Your goals should be achievements or outcomes to be realized over a 3 to 5 year span. They should be aggressive but achievable. You don’t have to know how you will achieve a goal when you create it. That step comes later. If a goal is to be achieved over a longer period of time than 5 years, then I recommend that you break that goal down into 3-5 year interval goals.
Examples of goals:
- Personal Goal: My health is my No. 1 priority maintaining good physical shape, and healthy mental and emotional stability.
- Organizational Goal: Increase profit margins
Objectives define the implementation steps to attain a specific goal. Objectives are what makes the goal’s general statements Specific, Measurable, Attainable, Relevant, and Time-based or SMART. They define the who, what, when, where and how necessary to achieve a goal.
Most people are aware of the SMART concept with setting objectives, however, this crucial step is often a point of failure for many. This is usually because at least one component is not well enough defined. This is particularly important within organizations where you are counting on more than yourself to understand, action, and achieve the objective. If any one or more of these components are not well defined, the probability of success is dramatically reduced. For example, if the objective is not specific enough the person or team working on this objective may not adequately understand the intent and despite working very hard on what they think is required, they deliver something very different than what was intended or even needed. Similarly, if the objective and associated milestones are not clearly identified with completion dates, the “fish is likely to grow to the size of the fish bowl”, meaning, individuals and teams may take as much time as they can get away with, causing the goals to take much longer than desired or even necessary. Lack of clarity or ambiguity in any of the SMART components can cause the fish to grow to the size of the fishbowl.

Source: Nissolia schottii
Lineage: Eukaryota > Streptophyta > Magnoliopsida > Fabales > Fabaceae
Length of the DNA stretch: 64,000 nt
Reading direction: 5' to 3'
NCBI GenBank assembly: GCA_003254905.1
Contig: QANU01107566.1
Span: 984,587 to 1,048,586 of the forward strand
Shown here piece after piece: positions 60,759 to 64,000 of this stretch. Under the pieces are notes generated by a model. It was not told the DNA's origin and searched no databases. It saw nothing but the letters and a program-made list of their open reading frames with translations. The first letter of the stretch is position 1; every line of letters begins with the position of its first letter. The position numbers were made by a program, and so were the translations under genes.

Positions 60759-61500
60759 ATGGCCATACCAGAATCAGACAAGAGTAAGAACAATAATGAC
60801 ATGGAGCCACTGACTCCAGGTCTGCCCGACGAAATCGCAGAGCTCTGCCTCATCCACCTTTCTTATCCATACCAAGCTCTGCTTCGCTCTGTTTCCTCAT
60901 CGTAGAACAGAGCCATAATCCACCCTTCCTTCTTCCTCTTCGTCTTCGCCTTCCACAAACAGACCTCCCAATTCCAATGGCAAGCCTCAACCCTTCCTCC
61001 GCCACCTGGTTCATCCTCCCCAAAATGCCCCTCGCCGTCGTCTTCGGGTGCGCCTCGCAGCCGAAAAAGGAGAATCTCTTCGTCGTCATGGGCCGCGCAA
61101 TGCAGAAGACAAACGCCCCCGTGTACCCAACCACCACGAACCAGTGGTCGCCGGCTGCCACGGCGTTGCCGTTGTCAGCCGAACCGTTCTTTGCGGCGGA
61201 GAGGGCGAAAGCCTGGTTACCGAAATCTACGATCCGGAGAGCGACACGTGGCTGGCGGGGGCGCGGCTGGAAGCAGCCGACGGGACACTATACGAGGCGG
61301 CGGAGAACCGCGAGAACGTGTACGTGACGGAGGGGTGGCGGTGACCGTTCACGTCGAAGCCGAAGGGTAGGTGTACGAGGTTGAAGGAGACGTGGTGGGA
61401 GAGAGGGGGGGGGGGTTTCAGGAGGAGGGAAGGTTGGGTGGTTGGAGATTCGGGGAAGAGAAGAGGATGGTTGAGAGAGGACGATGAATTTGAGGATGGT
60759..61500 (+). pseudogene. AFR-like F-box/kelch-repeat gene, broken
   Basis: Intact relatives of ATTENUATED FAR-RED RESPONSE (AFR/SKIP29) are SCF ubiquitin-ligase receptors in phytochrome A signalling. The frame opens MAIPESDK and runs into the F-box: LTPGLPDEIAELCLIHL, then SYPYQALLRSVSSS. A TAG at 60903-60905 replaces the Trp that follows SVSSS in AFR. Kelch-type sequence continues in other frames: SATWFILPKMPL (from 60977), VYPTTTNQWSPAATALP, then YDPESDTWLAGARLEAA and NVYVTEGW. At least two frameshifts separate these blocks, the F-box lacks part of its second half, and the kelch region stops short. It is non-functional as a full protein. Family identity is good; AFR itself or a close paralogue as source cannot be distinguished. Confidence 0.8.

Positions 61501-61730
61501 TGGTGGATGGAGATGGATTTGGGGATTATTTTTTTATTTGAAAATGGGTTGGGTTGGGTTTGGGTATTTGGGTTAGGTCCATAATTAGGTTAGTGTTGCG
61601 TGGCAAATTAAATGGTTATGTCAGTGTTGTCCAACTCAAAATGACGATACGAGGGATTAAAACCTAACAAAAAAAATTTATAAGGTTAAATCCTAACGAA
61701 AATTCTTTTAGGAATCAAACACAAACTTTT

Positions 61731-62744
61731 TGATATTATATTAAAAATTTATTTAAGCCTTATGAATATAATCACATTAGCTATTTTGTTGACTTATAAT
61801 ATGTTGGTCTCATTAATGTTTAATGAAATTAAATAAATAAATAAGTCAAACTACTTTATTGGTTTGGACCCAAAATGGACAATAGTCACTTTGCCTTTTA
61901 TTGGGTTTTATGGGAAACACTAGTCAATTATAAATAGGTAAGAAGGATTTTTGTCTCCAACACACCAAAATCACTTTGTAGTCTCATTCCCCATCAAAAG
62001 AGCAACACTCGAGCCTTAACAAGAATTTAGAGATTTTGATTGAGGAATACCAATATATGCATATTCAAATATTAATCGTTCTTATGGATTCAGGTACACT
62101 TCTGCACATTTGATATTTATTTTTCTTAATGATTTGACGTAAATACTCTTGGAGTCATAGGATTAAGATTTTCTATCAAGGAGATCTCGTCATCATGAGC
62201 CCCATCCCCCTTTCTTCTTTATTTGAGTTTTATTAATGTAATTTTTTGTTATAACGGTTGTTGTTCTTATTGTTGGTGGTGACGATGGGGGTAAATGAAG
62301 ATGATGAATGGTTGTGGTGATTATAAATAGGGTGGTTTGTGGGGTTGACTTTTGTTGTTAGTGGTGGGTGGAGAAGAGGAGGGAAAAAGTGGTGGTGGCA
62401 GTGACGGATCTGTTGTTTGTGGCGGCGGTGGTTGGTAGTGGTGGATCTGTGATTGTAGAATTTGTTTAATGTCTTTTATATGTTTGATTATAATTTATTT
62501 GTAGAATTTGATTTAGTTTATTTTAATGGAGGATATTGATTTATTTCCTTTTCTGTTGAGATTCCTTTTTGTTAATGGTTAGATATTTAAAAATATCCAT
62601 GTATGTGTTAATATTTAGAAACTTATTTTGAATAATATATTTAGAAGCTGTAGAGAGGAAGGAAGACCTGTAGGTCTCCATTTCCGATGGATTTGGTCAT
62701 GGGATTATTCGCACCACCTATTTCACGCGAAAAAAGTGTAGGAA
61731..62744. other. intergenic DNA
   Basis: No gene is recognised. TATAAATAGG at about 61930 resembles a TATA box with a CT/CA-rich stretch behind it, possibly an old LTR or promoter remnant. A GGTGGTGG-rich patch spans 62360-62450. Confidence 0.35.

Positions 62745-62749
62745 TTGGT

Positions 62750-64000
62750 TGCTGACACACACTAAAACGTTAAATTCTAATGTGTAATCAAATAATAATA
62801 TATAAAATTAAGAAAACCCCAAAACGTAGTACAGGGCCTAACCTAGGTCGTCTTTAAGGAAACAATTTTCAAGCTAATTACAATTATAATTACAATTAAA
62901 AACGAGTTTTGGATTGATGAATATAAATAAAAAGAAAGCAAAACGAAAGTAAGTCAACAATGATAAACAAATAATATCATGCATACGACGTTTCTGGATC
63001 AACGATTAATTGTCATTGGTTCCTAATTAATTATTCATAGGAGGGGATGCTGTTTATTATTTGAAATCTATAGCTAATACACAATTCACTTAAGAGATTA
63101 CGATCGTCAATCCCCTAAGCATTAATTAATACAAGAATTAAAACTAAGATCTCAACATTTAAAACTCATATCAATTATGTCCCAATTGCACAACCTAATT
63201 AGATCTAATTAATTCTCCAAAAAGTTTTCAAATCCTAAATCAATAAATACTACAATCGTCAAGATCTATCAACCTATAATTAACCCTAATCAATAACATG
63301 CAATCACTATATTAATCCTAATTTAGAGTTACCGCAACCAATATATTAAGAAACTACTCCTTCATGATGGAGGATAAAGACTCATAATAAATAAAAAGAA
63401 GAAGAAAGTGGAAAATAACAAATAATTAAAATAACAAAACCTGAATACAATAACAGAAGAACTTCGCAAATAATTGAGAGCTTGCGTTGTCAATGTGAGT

Examples of Objectives:
- Personal Objectives: Reduce my weight to 160lbs by June 1st and sustain through an active lifestyle.
- Organizational Objective: Reduce operating costs by 12% within 12 months.
In the next post, we will discuss what I believe is the most critical step that really determines if the goals and therefore the mission will be accomplished; the Tactics or Action Plans. Action plans are where the rubber hits the road. As in the picture to the left, you may have a great goal to live an adventurous life, but if your action plan is flawed, the result could be disastrous! “Follow” me to find out in the next post what the most important steps are in establishing and executing your Action Plans.
Additional Resources I found useful on setting Goals and Objectives:
- Elements of Strategic Planning – Systemico.ca
- What Are Your Goals? – Valiance Coaching
- New Year’s Resolutions/Goals and How to Keep Them – The Whole House
- Don’t Make Resolutions! Set Goals… – Gloria Green Entertainment
You can email me with any questions at email@example.com, find me on Facebook at https://www.facebook.com/glennsommervilleL2R/, or on Twitter at https://twitter.com/gsommervilleL2R.